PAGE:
MIAMI — The Monarch Dodge showroom in Lauderdale Lakes was empty and dark Wednesday, a day after a New York bankruptcy judge gave Chrysler permission to cancel 789 dealer agreements.
Monarch had corralled dozens of new Dodge cars and trucks into a fenced lot behind the dealership.
Mark Hodos, president of the dealership, declined to comment on the termination of his dealership agreement after more than 35 years in business, but he was visibly upset.
Two other South Florida dealerships that lost their Chrysler affiliation, though, remained open for business.
Miami's Tamiami Chrysler Jeep Dodge, which has about 200 new vehicles at its store at 8250 NW Eighth St., and Homestead's Spitzer Autoworld now are focusing on selling used vehicles while holding out hope they land a franchise agreement with another carmaker.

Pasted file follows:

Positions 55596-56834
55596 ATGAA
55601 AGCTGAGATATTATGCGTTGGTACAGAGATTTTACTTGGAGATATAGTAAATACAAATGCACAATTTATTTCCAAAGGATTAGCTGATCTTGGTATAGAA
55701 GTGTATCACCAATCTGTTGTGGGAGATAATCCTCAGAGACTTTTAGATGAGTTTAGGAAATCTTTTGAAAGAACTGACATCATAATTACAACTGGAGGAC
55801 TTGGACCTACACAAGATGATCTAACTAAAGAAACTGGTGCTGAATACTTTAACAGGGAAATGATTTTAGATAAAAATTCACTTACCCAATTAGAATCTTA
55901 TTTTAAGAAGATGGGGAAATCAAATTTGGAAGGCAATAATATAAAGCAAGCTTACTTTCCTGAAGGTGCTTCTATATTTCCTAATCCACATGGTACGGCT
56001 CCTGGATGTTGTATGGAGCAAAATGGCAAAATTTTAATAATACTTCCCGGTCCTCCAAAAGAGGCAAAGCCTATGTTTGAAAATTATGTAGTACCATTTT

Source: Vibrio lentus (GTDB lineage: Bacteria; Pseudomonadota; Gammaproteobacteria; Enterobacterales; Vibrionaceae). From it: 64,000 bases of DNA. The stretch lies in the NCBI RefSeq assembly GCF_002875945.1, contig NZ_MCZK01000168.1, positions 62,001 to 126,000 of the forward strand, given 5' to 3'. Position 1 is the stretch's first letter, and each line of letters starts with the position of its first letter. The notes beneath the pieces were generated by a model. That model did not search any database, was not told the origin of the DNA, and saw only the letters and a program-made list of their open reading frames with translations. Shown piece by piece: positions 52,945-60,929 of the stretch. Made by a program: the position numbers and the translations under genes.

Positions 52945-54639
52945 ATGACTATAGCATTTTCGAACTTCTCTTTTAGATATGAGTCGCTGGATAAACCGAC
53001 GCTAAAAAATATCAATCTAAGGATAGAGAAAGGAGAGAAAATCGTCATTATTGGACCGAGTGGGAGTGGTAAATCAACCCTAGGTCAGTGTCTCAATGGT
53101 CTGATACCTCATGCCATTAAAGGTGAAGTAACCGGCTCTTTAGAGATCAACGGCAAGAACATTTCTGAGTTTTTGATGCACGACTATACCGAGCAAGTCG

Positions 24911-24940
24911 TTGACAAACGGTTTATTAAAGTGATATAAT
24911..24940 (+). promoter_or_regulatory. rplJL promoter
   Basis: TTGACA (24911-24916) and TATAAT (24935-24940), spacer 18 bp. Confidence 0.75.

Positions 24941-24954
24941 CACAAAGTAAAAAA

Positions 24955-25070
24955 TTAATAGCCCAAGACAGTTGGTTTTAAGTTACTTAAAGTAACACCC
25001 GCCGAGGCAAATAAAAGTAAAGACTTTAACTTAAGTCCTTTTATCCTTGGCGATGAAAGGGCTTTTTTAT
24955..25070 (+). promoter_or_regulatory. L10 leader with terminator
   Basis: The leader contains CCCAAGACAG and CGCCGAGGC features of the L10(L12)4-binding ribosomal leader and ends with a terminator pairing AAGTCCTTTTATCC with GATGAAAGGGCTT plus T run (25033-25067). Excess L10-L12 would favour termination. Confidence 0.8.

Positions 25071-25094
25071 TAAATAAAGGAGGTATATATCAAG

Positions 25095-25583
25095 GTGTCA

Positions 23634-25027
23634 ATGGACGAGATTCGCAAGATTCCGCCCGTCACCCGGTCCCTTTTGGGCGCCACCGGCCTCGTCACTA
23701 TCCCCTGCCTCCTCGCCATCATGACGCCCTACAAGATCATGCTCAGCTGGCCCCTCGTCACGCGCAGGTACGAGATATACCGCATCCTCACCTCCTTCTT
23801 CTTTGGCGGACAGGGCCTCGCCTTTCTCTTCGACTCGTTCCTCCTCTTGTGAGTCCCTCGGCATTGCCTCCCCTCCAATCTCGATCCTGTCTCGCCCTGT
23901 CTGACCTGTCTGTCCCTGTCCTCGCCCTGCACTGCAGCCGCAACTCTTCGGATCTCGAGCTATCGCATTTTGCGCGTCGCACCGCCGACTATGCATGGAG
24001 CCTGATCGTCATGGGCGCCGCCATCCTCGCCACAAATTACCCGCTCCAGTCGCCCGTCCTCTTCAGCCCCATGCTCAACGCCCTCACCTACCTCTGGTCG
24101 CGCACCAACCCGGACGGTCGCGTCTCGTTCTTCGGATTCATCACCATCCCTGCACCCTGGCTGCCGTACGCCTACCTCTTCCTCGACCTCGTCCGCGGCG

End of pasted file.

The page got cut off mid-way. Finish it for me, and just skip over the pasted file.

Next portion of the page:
Chrysler has promised dealers it will redistribute new-vehicle inventories on rejected dealers lots to other dealers who remain part of its retail network. For dealers who have agreed to transfer their vehicles, they or their lenders will be reimbursed the vehicle invoice price less any holdbacks and a $350 fee for inspection and shipping costs on each vehicle, Chrysler has said.
Though some dealers expressed skepticism about whether Chrysler would actually honor its commitment, Chrysler spokeswoman Kathy Graham said it had to wait until the bankruptcy judge ruled before it could proceed with the plan. The process of moving vehicles between dealerships began Wednesday, she said.
Chrysler's termination of nearly a quarter of its dealers has spawned bargain hunters trying to buy a new car for thousands of dollars below invoice price from rejected dealers. However, Spitzer lawyer Tony Giardini said it has stopped selling new Chrysler vehicles because it expects to receive more money under Chrysler's redistribution plan than from individual vehicle sales.
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